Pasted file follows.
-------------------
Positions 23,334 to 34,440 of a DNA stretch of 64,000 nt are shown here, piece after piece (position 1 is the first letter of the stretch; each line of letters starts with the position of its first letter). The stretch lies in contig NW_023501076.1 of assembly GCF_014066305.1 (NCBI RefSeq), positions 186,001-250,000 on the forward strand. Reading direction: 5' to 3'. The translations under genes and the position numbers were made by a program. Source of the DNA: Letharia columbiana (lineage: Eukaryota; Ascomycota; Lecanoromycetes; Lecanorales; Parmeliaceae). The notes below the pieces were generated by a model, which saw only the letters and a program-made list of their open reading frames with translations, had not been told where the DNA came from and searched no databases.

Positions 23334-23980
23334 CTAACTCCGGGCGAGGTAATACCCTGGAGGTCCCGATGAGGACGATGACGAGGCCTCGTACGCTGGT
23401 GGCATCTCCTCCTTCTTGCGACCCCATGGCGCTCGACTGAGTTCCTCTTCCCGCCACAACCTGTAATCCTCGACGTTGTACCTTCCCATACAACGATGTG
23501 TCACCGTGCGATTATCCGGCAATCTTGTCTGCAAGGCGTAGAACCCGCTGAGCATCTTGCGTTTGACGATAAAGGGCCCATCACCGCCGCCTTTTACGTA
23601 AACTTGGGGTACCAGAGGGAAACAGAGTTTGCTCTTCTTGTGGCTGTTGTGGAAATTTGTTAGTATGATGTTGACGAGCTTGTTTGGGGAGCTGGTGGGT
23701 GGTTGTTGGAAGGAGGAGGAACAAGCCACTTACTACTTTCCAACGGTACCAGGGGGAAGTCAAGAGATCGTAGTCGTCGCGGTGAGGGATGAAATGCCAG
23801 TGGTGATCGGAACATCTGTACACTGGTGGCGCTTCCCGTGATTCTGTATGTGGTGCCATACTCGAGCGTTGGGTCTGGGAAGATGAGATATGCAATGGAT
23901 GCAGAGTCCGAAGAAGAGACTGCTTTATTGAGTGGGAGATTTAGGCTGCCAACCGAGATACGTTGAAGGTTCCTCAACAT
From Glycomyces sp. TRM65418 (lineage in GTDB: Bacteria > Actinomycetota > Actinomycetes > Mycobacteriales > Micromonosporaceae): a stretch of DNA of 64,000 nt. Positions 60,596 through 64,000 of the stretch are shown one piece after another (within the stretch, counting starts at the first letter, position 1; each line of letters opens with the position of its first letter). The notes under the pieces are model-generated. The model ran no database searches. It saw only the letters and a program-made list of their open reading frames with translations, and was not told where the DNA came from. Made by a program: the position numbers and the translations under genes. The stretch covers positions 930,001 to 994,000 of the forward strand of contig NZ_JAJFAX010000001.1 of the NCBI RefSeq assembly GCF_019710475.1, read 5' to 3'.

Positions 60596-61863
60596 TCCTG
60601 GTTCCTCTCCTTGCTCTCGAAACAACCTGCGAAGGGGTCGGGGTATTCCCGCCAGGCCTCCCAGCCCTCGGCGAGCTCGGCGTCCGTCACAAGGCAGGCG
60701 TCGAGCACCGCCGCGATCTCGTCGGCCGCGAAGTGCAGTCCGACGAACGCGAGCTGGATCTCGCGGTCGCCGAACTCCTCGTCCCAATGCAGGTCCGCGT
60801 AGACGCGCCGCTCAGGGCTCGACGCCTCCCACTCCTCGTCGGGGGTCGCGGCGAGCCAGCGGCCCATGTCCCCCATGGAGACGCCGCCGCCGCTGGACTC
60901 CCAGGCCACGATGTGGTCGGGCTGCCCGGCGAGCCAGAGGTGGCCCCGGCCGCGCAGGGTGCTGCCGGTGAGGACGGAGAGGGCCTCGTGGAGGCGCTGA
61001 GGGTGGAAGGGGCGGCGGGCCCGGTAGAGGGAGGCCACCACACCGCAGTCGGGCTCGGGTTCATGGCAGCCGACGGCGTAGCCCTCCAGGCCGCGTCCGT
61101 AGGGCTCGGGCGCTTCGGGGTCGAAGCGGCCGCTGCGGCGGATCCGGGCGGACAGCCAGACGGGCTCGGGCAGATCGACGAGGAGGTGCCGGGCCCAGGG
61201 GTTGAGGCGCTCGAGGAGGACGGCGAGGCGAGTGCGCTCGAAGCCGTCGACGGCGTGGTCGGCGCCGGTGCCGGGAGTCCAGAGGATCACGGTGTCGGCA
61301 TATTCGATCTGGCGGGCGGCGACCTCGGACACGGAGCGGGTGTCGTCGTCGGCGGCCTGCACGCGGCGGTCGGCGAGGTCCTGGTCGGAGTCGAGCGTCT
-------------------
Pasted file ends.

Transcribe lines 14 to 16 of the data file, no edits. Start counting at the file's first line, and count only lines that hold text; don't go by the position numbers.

60701 TCGAGCACCGCCGCGATCTCGTCGGCCGCGAAGTGCAGTCCGACGAACGCGAGCTGGATCTCGCGGTCGCCGAACTCCTCGTCCCAATGCAGGTCCGCGT
60801 AGACGCGCCGCTCAGGGCTCGACGCCTCCCACTCCTCGTCGGGGGTCGCGGCGAGCCAGCGGCCCATGTCCCCCATGGAGACGCCGCCGCCGCTGGACTC
60901 CCAGGCCACGATGTGGTCGGGCTGCCCGGCGAGCCAGAGGTGGCCCCGGCCGCGCAGGGTGCTGCCGGTGAGGACGGAGAGGGCCTCGTGGAGGCGCTGA